Then the stock falls by 50%, and you need the money, so you sell it for $50. You use that $50 to repay the debt, and you are left with $0. You amplified your position by 2x, your losses are 2x or in this case, a whopping 100%.
But so are the gains. If the same stock goes up by 50% and you take the profit, you sell it for $150. Use $50 to repay the debt, and you are left with 2x your original investment, or $100.
There are other ways to get a leveraged stock market investment, and that is through a leveraged ETF. In that case, you are not the one borrowing the money, but the ETF managers use various financial tools to amplify returns of whatever benchmark they follow.
Similar to my stock investments, I stay away from leveraged ETFs.
Leveraged ETFs long term effects
The reason I stay away from leveraged ETFs is that I consider myself a long-term investor. All my investments have a time horizon of at least a year, and most have five years+ expectations.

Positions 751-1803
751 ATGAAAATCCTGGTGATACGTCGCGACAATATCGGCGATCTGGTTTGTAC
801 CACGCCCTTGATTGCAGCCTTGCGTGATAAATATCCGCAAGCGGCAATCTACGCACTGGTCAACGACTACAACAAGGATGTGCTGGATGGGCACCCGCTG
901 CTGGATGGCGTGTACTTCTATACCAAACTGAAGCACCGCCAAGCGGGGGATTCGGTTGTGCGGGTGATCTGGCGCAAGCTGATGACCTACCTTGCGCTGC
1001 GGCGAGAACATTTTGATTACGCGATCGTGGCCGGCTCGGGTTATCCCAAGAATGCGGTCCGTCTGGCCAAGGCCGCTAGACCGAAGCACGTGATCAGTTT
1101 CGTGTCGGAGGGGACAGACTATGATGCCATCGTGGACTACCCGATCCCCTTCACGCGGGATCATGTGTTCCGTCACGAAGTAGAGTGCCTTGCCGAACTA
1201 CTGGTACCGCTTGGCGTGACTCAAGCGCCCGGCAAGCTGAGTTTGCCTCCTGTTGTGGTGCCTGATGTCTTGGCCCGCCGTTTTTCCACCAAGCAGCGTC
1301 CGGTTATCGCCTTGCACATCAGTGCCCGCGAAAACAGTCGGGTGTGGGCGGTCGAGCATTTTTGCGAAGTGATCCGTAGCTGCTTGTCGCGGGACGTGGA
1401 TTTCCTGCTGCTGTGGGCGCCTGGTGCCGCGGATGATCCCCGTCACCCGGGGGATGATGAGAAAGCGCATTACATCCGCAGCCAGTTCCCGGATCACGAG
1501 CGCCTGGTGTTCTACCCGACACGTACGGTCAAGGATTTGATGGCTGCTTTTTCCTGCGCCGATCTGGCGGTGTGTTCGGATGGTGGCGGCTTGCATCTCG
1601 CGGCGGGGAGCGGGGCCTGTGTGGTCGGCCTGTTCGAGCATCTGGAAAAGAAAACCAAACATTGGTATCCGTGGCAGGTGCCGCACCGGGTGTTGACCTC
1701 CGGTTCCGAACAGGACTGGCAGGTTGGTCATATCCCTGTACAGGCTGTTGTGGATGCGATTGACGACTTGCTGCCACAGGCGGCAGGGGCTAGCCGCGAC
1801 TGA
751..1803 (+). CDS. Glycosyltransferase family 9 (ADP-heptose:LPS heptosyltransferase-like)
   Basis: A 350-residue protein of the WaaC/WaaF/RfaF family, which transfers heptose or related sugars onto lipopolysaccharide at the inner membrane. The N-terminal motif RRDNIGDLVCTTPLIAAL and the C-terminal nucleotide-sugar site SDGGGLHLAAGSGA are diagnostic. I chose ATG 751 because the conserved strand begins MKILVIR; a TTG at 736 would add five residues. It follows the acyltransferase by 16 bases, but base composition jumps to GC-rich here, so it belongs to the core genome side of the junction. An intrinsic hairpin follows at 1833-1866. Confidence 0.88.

I cannot expect long-term results from leveraged ETFs. I am generally bullish about the U.S economy and the S&P 500 over the long term. I absolutely love having a simple stock market ETF as part of my retirement portfolio.
If I am so bullish, then why wouldn’t I want to 2x or 3x my bullish outlook with a leveraged ETF like SSO – The ProShares Ultra S&P 500.
Leveraged ETFs don’t just borrow money to increase their positions
ETF like SSO don’t go to the bank, take out a loan and buy the S&P500.
Here is SSO’s mandate:
This leveraged ProShares ETF seeks a return that is 2x the return of its underlying benchmark (target) for a single day, as measured from one NAV calculation to the next. Due to the compounding of daily returns, holding periods of greater than one day can result in returns that are significantly different than the target return and ProShares’ returns over periods other than one day will likely differ in amount and possibly direction from the target return for the same period.
So the ETF tries to 2x daily return and that completely messes up the long-term effectiveness of such a strategy. Suddenly this becomes a traders tool, not investors.